Study on natural hydrogen | “Commercial quantities” in Quebec soil?

The subsoil of Quebec possibly contains “commercial quantities” of natural hydrogen, a fuel which does not generate any greenhouse gases and which is not the result of human production like green hydrogen, reveals a first study on the subject.

This potential is explained by the presence, and quality, in the province of “source rocks” in which hydrogen is usually found in its natural state, concludes the vast research entitled “Potential of natural hydrogen in Quebec ( Canada): a first assessment”, published Monday in the scientific journal Frontiers in Geochemistry.

The size of Quebec, the diversity of its geological environments and their wide range of ages make it “a promising territory for the exploration of natural hydrogen,” write the authors.

“There is a lot of academic research or exploration by private companies elsewhere in the world, but not in Quebec, not in Canada; but it’s coming, “said The Press the main author of the study, Stephan Séjourné, exploration geologist, president of Enki GéoSolutions and associate professor at the Water Land Environment Center of the National Institute of Scientific Research (INRS).


Stephan Séjourné, exploration geologist, president of Enki GéoSolutions and associate professor at the Water Land Environment Center of the National Institute of Scientific Research

The study is therefore intended to be an “inventory that can serve as a starting point” and aims to avoid a disorderly rush which would risk creating conflicts of use and thus compromising the social acceptability of the exploitation of this resource, continues Mr. Séjourné.

Throughout Quebec

Natural hydrogen is created by physical or chemical processes in particular rock types, conditions and environments, summarizes Stephan Séjourné.

“Minerals in certain rocks can react, transform into other minerals and, in the process, release hydrogen,” he explains.

The beautiful thing about this is that nature takes care of it.

Stephan Séjourné

And the conditions for this to happen can be found almost everywhere in Quebec, reveals the study in which he participated, which also detected the proven presence of hydrogen in certain places.

South of the St. Lawrence River, the “source rocks” are located at depth, under sedimentary layers, which is more conducive to the discovery of hydrogen reservoirs, the results of past accumulation.

North of the river, in the Canadian Shield, the “source rocks” are more on the surface, where hydrogen is less likely to accumulate in reservoirs, but where “contemporary production” is possible.

Because this is one of the particularities of hydrogen: certain deposits discovered around the world seem to be renewing themselves, explains Mr. Séjourné.

In contrast, green hydrogen is the result of an industrial process; In particular, hydrogen can be extracted from water by electrolysis, by breaking down water molecules with an electric current, which requires large amounts of electricity.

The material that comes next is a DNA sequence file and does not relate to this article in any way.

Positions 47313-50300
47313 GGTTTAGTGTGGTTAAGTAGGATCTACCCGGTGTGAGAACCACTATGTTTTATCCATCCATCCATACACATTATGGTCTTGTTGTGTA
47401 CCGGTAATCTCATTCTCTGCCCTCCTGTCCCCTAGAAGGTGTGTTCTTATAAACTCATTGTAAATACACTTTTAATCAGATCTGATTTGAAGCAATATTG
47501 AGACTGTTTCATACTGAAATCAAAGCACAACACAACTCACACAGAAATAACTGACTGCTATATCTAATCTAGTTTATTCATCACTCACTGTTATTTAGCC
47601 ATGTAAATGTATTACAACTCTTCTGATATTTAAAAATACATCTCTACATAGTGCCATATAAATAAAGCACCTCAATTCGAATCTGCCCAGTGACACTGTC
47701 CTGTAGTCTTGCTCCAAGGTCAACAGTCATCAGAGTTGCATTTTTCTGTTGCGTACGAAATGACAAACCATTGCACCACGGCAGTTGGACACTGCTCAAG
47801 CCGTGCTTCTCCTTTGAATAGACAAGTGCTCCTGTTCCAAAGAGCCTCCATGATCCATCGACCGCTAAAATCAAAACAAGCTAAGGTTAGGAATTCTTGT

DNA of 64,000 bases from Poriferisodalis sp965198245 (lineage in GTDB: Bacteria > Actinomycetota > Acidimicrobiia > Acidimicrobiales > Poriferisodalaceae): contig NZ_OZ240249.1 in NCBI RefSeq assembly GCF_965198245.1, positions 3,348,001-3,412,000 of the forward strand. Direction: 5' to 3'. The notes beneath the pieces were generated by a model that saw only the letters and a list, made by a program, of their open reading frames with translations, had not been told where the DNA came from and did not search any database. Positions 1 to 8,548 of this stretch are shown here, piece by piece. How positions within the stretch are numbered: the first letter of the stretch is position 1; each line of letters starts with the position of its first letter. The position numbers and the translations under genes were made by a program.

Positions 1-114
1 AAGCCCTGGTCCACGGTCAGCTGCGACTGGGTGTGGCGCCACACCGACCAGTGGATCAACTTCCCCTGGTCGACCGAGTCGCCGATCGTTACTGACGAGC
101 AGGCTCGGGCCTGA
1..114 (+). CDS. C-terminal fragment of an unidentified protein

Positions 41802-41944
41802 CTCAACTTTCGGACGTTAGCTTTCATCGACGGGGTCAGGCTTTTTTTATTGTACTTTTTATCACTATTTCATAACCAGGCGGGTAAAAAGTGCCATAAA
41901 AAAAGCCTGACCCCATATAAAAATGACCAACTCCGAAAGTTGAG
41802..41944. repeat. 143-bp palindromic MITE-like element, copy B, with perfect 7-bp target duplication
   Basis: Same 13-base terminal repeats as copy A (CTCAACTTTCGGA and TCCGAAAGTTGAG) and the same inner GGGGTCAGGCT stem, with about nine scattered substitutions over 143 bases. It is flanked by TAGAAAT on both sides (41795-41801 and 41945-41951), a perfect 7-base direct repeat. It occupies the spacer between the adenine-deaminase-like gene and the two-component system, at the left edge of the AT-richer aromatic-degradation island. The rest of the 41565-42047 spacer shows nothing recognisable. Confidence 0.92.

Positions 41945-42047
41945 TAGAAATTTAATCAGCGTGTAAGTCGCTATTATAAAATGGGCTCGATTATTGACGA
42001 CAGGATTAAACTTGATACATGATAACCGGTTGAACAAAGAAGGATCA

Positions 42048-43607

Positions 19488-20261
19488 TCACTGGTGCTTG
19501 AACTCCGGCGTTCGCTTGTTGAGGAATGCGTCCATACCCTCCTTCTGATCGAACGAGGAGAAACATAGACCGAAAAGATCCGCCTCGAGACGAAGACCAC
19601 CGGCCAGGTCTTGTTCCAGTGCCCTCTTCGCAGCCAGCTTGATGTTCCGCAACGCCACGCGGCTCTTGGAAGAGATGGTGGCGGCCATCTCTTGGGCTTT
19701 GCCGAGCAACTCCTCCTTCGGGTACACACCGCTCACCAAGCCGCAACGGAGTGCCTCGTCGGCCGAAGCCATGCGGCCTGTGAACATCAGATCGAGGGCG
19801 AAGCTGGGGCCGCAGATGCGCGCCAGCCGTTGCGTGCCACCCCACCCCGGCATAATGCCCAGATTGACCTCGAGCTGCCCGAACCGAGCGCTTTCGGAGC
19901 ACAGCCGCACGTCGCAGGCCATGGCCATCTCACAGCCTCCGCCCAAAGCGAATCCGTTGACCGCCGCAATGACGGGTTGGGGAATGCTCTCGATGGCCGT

Hydrogen does not generate any greenhouse gases (GHG) because it does not contain carbon; during its combustion, the hydrogen molecule, which is composed of two hydrogen atoms (H2), splits and recombines with an oxygen molecule to form water (H2O).

Energetic transition

Long considered a “geological curiosity”, hydrogen is now seen as a solution for decarbonizing energy-intensive uses that are difficult to electrify, but it is unlikely that it will replace hydrocarbons on a large scale, believes Stéphan Séjourné.

“Hydrogen is a very small molecule, which escapes easily from containers, so it is very expensive to transport large quantities over long distances,” he explains, seeing more of small-scale operations located close to end users.

What will change the situation are small discoveries that accumulate and which will have a local impact.

Stéphan Séjourné

Mr. Séjourné gives the example of a deposit recently discovered by French researchers in a mine in Albania, which would have the potential to operate heavy equipment and thus decarbonize its production.

“The important thing with natural hydrogen is what we do with it. If it is added to the consumption of hydrocarbons, it will not help us much for the energy transition, but if it replaces hydrocarbons, then it becomes useful,” indicates Mr. Séjourné.

Next steps

This study provides an overview of the six reports that the Legault government commissioned from the same INRS researchers, relating in particular to the state of current scientific knowledge on natural hydrogen and the ways of detecting it, but also drawing up an inventory “potential source rock areas for natural hydrogen” in the province.

These reports were submitted last summer to the Ministry of the Economy, Innovation and Energy (MEIE), which has not yet made them public and which refused to transmit them to The Pressaffirming that they are still in the draft stage.

The Ministry did not want to indicate to The Press what he intended to do with it.

The “Quebec Strategy on Green Hydrogen and Bioenergy 2030”, published in 2022 by the Legault government, only mentioned natural hydrogen once, calling for its potential to be documented in Quebec.

Now that this is done, “the next logical step would be to see (…) if there is a sufficient quantity so that it can contribute to the energy transition and how we can exploit it in a way responsible,” believes Stephan Séjourné.


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